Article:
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Chico State's independent student newspaper

The Orion

Chico State's independent student newspaper

The Orion

Chico State's independent student newspaper

The Orion

Sexual assault report reveals lack of exams

Sexual assault report reveals lack of exams


In 2013, 65 exams were conducted at Enloe Medical Center for victims of sexual assault, according to an annual report from the Butte County Sexual Assault Response Team released Oct. 1.

If every victim of sexual assault was getting an exam after the assault, the number would be much higher, said Jacquelyn Winters Hall, co-chair of the Butte County Sexual Assault Response Team and a forensic nurse at Enloe Medical Center.

“The lack of reporting is our main message,” she said. “We want to eliminate shame and victim blaming so patients feel comfortable coming to us.”

Out of the 65 exams, no sexual assault victim in the University Police Department’s jurisdiction, which covers any area owned or leased by Chico State, went to Enloe for a medical exam, according to the report.

Of those assaulted, victims were referred to Enloe Medical Center by the following:

  • 50 percent by the Chico Police Department
  • 17 percent by the Butte County Sheriff’s Department
  • 16 percent by police departments outside of Butte County
  • Six percent by the Oroville Police Department
  • Five percent by the Paradise Police Department
  • Two percent by the Gridley Police Department
  • Two percent by California State Parks
  • Two percent were not referred by a source
  • None by California State University, Chico Police

Every victim has a decision of whether or not they should get a medical evaluation, said Emily Peart, University Police Department’s Safe Place coordinator and committee member on the Sexual Assault Response Team.

Forced or coerced use of drugs or alcohol were reported by among nearly one third of victims, so many patients did not know or remember where they were sexually assaulted, Hall said.

If victims do not remember where they were assaulted, jurisdiction immediately falls back to the Chico Police Department, she said.

Enloe has made a commitment to make sure every patient is seen, regardless of jurisdiction, Hall said.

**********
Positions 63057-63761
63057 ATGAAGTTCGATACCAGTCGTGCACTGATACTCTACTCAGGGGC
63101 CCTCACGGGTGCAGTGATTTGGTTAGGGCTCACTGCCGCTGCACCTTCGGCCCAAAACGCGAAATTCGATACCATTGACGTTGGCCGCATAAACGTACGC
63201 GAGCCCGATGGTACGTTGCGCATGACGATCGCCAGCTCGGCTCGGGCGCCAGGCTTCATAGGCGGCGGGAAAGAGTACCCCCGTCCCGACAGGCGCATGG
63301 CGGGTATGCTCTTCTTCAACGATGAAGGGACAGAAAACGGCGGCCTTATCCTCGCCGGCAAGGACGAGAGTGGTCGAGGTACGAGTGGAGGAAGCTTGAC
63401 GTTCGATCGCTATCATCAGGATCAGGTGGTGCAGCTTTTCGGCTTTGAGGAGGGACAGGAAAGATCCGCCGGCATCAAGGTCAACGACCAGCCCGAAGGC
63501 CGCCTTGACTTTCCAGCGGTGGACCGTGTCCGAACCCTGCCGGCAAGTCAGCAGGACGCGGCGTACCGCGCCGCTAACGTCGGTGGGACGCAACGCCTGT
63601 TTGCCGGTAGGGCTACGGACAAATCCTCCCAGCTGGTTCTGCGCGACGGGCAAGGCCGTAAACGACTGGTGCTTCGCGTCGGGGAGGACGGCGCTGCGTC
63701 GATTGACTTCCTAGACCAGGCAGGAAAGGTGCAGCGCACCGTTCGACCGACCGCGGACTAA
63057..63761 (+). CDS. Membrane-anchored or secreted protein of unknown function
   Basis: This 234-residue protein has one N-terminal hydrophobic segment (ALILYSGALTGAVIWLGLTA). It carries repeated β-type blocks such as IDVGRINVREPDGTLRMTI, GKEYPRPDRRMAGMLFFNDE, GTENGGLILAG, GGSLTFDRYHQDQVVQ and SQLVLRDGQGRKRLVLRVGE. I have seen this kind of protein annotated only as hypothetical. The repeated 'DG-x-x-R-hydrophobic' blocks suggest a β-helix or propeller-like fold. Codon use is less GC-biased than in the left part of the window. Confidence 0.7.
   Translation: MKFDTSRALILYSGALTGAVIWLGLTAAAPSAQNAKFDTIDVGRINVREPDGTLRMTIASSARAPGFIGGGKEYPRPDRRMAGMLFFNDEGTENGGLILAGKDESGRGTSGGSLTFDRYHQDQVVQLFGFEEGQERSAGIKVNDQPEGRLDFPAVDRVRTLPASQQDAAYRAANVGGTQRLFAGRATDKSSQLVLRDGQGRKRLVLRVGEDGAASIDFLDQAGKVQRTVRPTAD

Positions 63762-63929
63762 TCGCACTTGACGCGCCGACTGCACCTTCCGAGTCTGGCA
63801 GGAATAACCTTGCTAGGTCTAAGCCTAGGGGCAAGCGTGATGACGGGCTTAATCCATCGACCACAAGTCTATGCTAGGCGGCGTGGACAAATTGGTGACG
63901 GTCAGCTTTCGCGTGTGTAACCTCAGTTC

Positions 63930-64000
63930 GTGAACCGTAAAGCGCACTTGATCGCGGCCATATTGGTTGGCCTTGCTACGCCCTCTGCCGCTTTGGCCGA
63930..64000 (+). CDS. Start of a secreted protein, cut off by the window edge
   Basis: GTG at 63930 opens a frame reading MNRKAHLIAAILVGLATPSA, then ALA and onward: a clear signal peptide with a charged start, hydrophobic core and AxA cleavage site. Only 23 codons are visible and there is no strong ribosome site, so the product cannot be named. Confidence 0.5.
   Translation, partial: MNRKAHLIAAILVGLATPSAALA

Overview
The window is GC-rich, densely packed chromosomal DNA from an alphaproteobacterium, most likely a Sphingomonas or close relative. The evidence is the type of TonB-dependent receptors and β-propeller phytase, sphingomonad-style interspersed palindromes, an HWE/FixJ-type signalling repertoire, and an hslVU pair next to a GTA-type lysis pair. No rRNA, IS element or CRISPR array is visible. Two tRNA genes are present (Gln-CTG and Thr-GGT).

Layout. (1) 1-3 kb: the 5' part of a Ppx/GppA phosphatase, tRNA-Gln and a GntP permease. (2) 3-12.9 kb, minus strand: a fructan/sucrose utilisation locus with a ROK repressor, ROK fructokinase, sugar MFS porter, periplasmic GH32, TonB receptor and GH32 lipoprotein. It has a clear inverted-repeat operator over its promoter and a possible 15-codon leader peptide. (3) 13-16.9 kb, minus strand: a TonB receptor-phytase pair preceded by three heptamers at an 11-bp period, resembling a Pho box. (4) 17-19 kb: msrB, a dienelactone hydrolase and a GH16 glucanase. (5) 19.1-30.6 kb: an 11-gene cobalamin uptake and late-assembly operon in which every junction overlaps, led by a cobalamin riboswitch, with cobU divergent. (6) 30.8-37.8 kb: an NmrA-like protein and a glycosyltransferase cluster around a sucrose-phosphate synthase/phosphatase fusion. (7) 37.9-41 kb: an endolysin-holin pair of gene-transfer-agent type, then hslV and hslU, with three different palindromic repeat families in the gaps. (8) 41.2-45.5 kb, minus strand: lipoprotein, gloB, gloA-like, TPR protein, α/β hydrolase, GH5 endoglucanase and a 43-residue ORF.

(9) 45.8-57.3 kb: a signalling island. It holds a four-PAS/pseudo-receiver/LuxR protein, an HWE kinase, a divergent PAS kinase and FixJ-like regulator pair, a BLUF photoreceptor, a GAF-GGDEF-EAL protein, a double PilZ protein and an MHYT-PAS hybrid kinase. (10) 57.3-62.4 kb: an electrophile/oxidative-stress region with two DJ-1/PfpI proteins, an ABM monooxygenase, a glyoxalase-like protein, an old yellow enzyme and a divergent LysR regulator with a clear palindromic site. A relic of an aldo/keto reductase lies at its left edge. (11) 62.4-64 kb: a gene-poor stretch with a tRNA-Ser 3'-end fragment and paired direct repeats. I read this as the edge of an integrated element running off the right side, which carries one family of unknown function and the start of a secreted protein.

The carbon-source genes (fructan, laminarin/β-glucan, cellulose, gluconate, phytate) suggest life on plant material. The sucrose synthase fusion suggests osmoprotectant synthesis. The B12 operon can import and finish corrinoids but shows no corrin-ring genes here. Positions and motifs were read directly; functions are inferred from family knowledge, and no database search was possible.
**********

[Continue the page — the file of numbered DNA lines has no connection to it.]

“Wherever the assault occurred, they’re still our patients,” she said. “They’ve been harmed and we want to help them.”

In the report, the median age of the victims was 26 years old, with 44 percent of victims younger than 25 years old. Determining whether a victim is a student was not a part of the exam in the past, a question that will be included in the exam beginning this year, Hall said.

“Next year, we’ll be able to break down who are Chico State students,” Peart said.

All 65 exams were conducted on female victims, Hall said.

“It’s one of our goals to reach out to men and let them know that it does happen to men, and they should come in as well,” she said.

Peart said there is a great stigma and lack of truthful information when it comes to sexual assault and men.

“I don’t think it’s really portrayed that men can even be medically evaluated after a sexual assault and they can,” Peart said.

To make victims of sexual assault more comfortable with reporting the assault, Enloe adopted a new service to provide quicker DNA results from a rape kit.

The service is called Rapid DNA service and provides DNA results from a rape kit in just 15 days. This is in comparison to the 18 months it used to take for testing, or no testing at all, Hall said.

The DNA goes through a system called CODIS, which has all unsolved crime DNA and any known criminals. With this system, repeat offenders can be linked and a suspect profile can be created, she said.

Formerly, law enforcement would pick and choose which sexual assault cases to request DNA from, Hall said. Now, every patients’ swabs are sent.

Only eight of the 58 counties in California have the service.

This service is better than the old one because victims are still involved in their case within that time. Under the old method, patients often gave up and moved on due to the slowness of the process, Hall said.

“The victim is still involved, the evidence is still there, the victim hasn’t moved on or started a new life,” she said.

Madison Holmes can be reached at [email protected] or @madisonholmes95 on Twitter.

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